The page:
After all, you’ve made their choice an easy one.

You’ve made the gap between the experience of being part of the class, and the experience of being held accountable, so wide that no student can resist.

You’ve left the door to a safe, warm, and dry place wide open—where they’re welcomed and accepted and can leave their baggage behind.

Where they can be part of something special and bigger than themselves. Where their intrinsic motivational engines can finally begin to turn.

This is no pie-in-the-sky scenario.

It’s a transformation that is taking place in classrooms all over the world. Here at SCM, we receive hundreds of unsolicited email success stories every year.

Our approach to classroom management has been proven to turn around any group of students—no matter how disrespectful or ill-behaved.

If you’re new to our website or newsletter, I encourage you to visit our archive (along the sidebar), where you’ll find over 350 articles covering nearly every classroom management topic imaginable.

You may also want to pick up one of our books or sign up for personal coaching.

Finally, I have a new book coming out in May called The Happy Teacher Habits, which reveals 11 little-known secrets of the happiest, most effective teachers on Earth.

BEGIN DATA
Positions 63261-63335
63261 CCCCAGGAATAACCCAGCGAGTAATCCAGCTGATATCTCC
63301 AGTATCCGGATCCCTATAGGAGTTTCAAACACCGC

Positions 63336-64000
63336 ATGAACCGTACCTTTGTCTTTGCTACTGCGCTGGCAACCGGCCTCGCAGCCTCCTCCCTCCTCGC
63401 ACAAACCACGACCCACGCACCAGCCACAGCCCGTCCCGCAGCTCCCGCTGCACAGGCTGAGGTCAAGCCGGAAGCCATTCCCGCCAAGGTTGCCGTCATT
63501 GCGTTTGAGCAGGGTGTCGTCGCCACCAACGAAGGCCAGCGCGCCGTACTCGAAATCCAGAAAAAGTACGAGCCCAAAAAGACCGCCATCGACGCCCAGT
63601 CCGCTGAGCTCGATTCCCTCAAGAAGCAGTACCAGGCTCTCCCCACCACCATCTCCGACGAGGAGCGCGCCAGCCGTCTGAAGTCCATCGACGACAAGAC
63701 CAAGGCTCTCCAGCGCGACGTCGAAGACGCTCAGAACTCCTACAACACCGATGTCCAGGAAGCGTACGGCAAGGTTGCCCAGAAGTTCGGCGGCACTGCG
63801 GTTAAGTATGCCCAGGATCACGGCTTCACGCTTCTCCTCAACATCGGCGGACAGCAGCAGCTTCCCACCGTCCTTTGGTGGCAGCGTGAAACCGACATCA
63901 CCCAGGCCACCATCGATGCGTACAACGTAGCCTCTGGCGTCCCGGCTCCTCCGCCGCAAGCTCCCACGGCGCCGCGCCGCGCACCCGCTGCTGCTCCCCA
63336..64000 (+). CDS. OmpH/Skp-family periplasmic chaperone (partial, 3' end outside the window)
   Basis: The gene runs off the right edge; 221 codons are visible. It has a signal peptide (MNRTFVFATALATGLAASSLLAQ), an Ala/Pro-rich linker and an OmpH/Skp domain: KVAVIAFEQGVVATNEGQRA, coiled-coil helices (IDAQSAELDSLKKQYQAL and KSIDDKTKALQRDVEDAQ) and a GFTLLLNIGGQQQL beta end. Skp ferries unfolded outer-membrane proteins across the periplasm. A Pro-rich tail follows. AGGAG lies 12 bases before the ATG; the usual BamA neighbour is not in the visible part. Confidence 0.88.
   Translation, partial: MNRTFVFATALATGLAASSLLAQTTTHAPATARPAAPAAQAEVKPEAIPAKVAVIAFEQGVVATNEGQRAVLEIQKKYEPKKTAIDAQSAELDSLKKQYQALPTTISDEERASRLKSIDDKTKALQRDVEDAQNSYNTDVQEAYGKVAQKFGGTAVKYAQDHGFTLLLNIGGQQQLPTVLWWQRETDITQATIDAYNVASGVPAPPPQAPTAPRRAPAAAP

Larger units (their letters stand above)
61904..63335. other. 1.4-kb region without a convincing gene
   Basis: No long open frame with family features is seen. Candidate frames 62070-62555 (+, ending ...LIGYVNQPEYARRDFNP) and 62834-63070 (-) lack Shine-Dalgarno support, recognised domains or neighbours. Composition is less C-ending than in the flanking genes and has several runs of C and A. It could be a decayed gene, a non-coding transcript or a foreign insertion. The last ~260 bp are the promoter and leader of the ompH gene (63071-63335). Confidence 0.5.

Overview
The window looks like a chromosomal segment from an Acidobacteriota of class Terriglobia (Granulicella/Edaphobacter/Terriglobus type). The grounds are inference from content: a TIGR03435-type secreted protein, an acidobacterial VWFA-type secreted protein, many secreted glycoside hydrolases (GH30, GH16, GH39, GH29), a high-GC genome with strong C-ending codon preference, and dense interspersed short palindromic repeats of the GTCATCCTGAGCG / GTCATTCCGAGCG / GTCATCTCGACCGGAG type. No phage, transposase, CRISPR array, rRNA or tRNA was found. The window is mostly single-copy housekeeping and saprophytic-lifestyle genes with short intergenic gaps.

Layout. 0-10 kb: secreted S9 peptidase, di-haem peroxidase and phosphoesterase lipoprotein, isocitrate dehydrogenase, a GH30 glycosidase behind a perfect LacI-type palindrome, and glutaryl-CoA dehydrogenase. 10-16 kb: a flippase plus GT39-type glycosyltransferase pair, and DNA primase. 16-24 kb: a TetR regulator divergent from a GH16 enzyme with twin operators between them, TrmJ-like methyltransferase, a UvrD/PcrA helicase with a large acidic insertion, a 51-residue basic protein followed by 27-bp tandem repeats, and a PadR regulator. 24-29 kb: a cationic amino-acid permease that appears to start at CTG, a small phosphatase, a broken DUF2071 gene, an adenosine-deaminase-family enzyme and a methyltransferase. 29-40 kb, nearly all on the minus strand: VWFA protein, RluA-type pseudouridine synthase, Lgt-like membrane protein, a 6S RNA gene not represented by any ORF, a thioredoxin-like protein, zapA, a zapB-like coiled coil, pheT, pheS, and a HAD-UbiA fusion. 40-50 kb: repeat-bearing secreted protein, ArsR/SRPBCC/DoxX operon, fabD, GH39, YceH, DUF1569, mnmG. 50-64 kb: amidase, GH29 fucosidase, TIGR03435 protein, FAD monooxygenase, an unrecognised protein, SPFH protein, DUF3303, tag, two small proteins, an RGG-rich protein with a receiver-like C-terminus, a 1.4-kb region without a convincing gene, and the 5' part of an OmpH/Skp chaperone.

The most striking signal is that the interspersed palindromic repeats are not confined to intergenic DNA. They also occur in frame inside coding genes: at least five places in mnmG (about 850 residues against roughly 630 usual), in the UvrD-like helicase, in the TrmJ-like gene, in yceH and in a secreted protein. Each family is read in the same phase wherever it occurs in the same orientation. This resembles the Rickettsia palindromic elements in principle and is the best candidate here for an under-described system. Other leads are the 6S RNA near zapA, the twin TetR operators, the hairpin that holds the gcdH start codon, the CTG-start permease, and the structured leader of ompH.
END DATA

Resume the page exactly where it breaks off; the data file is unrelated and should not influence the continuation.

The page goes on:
I hope you’ll check it out.

Thanks for reading!


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74 Responses to How To Handle Six Disrespectful Students In One Class

  1. TF Jenssen March 12, 2016 at 10:40 am #

    My problem is a class split roughly 50-50 between well behaved students, and troublesome, disrespectful ones. How do you * really* handle that? I feel it’s not fair for the good students having to remind them and going through the classroom rules when there are some students that no matter what, they’ll always be naughty and confrontational.

    • Michael Linsin March 12, 2016 at 12:41 pm #

      Hi TF,

      The article is a brief summary of our approach. I encourage you to check out our books or spend time in the archive. For specific, one-on-one help, please look into personal coaching.